Monday, November 28, 2011

Science Projects and Easter Eggs

It was 1987. All the messages about self-esteem and believing in yourself must have impressed themselves onto my 7th-grade mind, because I had decided that my next science project would change the world. I had just finished a project in which I showed that the random numbers generated by my Commodore 128 computer were not truly random. My idea was to continue this iconoclastic mathematical investigation in an unexpected direction: I thought I would calculate how much time would be required for evolution to take place. I knew from reading my Bible and attending weekend seminars at my friend’s church that evolution couldn’t have happened, and so I knew what the result of my calculation would be before I started: it would be impossible. All I had to do was calculate the rate of random mutations in a species … and factor in interactions of genes … and DNA mutation rates …

Soon it became obvious that despite my quite fervent belief in myself, I didn’t actually know anything about the inner workings of a cell, much less an entire organism. Once I realized that the biochemistry of the world could probably not be represented in a Commodore 128 computer program, I moved on. My eight-grade science project studied the chemicals in the muck at the bottom of the Indian River. I shelved the project disproving evolution for another day.

Since seventh grade some of my views have changed and some have not. I’ve learned about both the inner workings of the cell and the Bible since then. Most important, I’ve stayed connected to a community of faith, listening for the inner workings of the Spirit.

Now I’ve changed my mind on the evolution project, and I think I had some of my “essentials” confused back then. I was looking for something like an “Easter egg” on a DVD menu, where an icon is hidden that you can find by clicking around with the arrow keys on your remote in a certain pattern. When you find the Easter egg some secret knowledge is revealed, usually a short bonus clip or a blooper reel.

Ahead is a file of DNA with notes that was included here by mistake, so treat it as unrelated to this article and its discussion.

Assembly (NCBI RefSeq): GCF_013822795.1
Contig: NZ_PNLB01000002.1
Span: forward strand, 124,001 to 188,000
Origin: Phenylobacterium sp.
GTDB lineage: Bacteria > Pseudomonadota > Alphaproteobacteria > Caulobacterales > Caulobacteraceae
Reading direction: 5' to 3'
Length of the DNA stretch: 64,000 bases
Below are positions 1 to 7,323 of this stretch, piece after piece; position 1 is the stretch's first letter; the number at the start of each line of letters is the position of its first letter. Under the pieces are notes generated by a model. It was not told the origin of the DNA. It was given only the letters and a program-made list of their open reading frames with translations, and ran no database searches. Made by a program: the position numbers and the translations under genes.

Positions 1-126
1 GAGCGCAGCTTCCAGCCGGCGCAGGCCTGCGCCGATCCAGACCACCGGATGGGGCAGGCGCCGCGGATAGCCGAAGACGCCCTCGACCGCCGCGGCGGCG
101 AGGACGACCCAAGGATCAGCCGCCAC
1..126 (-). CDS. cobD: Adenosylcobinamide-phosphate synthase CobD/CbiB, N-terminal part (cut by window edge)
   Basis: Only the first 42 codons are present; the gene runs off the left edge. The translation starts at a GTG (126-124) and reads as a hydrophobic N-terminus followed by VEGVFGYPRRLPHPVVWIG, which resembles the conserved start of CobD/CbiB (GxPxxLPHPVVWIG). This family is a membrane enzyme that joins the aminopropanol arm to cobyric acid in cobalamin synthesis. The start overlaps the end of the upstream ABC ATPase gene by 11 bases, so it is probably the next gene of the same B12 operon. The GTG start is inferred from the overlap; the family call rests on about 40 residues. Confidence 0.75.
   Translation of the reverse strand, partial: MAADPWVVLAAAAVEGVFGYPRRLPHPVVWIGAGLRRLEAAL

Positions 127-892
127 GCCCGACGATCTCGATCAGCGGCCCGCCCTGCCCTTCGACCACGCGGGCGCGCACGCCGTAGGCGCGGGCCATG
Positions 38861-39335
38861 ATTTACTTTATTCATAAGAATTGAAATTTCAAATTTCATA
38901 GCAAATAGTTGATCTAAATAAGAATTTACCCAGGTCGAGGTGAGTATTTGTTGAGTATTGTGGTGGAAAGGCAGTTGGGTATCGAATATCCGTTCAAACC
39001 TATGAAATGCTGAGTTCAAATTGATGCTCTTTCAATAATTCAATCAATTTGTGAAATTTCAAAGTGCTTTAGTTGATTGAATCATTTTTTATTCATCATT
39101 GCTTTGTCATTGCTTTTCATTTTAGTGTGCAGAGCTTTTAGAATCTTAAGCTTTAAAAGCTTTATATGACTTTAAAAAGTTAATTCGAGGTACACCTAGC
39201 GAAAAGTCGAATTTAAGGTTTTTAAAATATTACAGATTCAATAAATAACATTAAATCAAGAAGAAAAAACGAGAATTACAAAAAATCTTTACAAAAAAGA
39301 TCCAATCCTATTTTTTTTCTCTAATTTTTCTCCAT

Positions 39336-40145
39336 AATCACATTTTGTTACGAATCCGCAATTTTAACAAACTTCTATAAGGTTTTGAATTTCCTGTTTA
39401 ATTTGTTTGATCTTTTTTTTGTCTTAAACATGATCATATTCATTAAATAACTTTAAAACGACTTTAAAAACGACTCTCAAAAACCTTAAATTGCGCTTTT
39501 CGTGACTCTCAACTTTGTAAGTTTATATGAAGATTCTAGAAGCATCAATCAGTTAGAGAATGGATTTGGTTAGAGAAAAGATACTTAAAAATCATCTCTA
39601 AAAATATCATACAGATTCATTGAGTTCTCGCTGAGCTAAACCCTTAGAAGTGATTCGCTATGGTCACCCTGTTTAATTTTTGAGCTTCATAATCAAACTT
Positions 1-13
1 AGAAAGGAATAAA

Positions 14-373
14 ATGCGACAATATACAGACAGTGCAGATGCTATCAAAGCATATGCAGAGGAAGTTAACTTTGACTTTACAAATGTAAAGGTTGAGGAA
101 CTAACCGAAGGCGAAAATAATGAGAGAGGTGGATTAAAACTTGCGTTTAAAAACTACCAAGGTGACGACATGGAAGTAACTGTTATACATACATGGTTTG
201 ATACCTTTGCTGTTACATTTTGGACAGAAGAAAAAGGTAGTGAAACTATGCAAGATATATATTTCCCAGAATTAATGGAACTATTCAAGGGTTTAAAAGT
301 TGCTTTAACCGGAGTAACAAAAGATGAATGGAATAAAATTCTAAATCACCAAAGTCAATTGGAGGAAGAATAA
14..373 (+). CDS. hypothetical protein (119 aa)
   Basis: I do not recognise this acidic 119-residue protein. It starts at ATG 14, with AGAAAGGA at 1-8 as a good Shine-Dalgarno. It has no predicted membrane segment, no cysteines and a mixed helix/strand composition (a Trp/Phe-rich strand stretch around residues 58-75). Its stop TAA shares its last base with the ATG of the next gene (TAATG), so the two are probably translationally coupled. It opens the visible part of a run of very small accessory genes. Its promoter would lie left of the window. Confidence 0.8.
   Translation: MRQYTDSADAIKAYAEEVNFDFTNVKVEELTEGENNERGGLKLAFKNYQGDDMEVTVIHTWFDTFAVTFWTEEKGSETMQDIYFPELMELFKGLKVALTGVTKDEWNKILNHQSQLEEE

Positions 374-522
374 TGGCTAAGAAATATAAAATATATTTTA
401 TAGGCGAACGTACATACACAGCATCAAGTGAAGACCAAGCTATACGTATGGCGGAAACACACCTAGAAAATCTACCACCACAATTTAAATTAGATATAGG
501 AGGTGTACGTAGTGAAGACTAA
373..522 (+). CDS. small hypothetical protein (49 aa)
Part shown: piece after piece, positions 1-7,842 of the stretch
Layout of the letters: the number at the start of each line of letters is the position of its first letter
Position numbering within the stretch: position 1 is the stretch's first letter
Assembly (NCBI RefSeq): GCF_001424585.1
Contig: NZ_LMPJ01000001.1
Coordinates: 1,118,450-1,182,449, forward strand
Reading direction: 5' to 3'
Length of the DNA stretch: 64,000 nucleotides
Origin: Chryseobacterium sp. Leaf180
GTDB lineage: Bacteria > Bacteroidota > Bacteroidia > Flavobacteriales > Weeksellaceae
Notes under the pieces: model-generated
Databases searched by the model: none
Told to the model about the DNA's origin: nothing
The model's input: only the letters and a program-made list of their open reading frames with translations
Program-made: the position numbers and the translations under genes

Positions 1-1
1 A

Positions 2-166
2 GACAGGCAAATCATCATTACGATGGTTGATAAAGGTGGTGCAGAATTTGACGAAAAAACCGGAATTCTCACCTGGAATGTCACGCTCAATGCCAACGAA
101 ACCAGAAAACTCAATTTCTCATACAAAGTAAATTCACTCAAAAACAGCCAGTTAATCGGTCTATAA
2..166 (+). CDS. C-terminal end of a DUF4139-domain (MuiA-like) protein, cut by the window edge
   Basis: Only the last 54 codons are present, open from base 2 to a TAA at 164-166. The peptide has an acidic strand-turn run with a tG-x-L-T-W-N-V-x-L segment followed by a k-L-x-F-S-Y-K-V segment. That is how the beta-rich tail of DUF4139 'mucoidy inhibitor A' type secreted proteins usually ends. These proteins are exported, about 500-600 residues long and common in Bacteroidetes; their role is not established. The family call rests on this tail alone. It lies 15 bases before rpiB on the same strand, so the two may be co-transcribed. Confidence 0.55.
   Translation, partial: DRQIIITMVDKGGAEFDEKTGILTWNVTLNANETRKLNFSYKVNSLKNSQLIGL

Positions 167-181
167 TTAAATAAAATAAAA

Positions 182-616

I thought that evidence against evolution was like an Easter egg to be found by the self-confident faithful remnant of believers using “true” scientific techniques that were not deceived by the gullible results of atheistic scientists. I thought that by doing science in the right pattern I could find the secret proof that evolution simply could not have occurred, and that all it would take was a few well-placed experiments that would be blows of the axe to take the whole edifice down. I thought those experiments would be so easy and self-evident that even a seventh-grader could do them.

I was wrong. There was no simple disproof of evolution. When I learned about the evidence from the scientists themselves, I found it to be extensive and logical, and that it could not have been faked. I even collected some evidence myself by searching gene sequences. I could not develop an alternative explanation that fit the evidence, even with an open mind to God’s intervention. Not even the apparent compromise of Intelligent Design made sense to me: the metaphors were all wrong and the evidence was scanty. So I swallowed hard and gave up looking for the “Easter egg” in creation’s history that would force all the atheists to allow God into their lives.

Now that I look at it, it doesn’t seem to me that God works by planting “Easter eggs” in nature so that those with ears to hear will know that the thousands of scientists somehow have it wrong when it comes to the science. I was expecting God to intervene in a way that he chooses not to. I was expecting God to do what I wanted; instead, I had to listen hard to hear his still small voice. He was not providing a secret map to a secret trove of evidence. He was presenting Himself, on a cross, that this is His evidence and the way He chooses to work.